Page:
Stormwatch #23 Review: Memories

by Brandon Stines

The new Stormwatch is getting better and better each and every mission.  But will all that progress simply be wiped away by the Kollective?

I never thought I’d be able to say I liked a Stormwatch issue. As I’ve stated before, the series had a bad start with the New 52, and I dropped it after the first issue. But bringing Jim Starlin on to essentially reboot the reboot has paid off in full, and that is a big part of what makes this a great issue. Starlin addresses the “reboot of a reboot” concept head-on by handing us new information on what the Kollective can really do, and by doing so makes the new reboot completely believable and logical rather than choosing just to sweep the concept under the table.

There are also some great downtime moments that you don’t see a lot in team books, which is unfortunate because I personally feel it’s these moments in between the big fights when all the members are relaxing together that makes a team book actually feel like a team. Starlin’s use of Lobo is also spot-on, and treats Lobo the way he should be treated: he’s a character that belongs on the side, not front-and-center. It would be tempting to throw Lobo into the limelight due to his status as the most recognizable member of Stormwatch, but Starlin appropriately keeps him on the back-burner.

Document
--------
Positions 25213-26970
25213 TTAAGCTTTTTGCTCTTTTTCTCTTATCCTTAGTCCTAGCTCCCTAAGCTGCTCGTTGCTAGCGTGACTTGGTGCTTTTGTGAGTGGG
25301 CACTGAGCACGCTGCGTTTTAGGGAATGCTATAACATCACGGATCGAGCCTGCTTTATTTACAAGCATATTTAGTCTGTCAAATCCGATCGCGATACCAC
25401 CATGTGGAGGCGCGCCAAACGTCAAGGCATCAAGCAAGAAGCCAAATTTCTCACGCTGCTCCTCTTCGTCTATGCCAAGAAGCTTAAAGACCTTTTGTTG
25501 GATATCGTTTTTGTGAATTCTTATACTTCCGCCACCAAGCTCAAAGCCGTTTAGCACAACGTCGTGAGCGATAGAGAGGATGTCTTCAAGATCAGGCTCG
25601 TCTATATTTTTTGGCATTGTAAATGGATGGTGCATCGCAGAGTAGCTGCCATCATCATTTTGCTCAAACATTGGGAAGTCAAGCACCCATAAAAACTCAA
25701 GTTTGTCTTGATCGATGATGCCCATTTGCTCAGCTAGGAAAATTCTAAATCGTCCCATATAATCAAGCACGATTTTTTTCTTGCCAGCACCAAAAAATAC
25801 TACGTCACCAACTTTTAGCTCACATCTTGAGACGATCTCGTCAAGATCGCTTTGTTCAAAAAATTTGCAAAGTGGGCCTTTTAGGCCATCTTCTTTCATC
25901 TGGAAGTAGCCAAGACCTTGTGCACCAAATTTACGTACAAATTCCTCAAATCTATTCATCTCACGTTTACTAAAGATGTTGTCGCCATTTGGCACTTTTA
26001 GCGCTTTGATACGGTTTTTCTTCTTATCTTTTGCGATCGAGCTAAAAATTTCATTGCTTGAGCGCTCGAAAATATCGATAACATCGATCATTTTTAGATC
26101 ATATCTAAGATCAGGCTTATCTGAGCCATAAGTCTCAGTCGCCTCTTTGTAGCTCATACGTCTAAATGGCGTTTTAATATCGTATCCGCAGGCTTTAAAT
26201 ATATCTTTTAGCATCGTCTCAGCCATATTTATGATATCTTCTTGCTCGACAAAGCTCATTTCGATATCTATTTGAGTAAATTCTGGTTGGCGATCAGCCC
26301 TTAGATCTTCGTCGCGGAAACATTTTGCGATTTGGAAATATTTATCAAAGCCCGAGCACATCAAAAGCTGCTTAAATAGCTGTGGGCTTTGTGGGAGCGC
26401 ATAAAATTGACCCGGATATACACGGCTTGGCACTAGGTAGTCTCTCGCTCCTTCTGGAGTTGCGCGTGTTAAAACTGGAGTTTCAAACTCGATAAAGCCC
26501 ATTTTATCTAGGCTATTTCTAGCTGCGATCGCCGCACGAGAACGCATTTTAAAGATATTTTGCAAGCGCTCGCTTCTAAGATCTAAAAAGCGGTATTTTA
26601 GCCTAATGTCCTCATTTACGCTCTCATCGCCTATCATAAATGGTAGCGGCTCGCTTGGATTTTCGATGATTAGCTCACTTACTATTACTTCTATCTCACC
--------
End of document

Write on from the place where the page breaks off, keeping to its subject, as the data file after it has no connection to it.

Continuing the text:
There are still some moments in the book where the dialogue blatantly becomes nothing but heavy-handed exposition and backstory, but for the sake of moving the story along and the relative speed in which these moments resolve themselves it can be forgiven. The art is also passable, but really doesn’t stand out very much at all.


As before, I never thought I’d be able to say it but this is a pretty good issue of Stormwatch. The pacing, focus on team downtime, and overall story really shine, and even the minor negatives have a tough time overcoming all the positive things about it.

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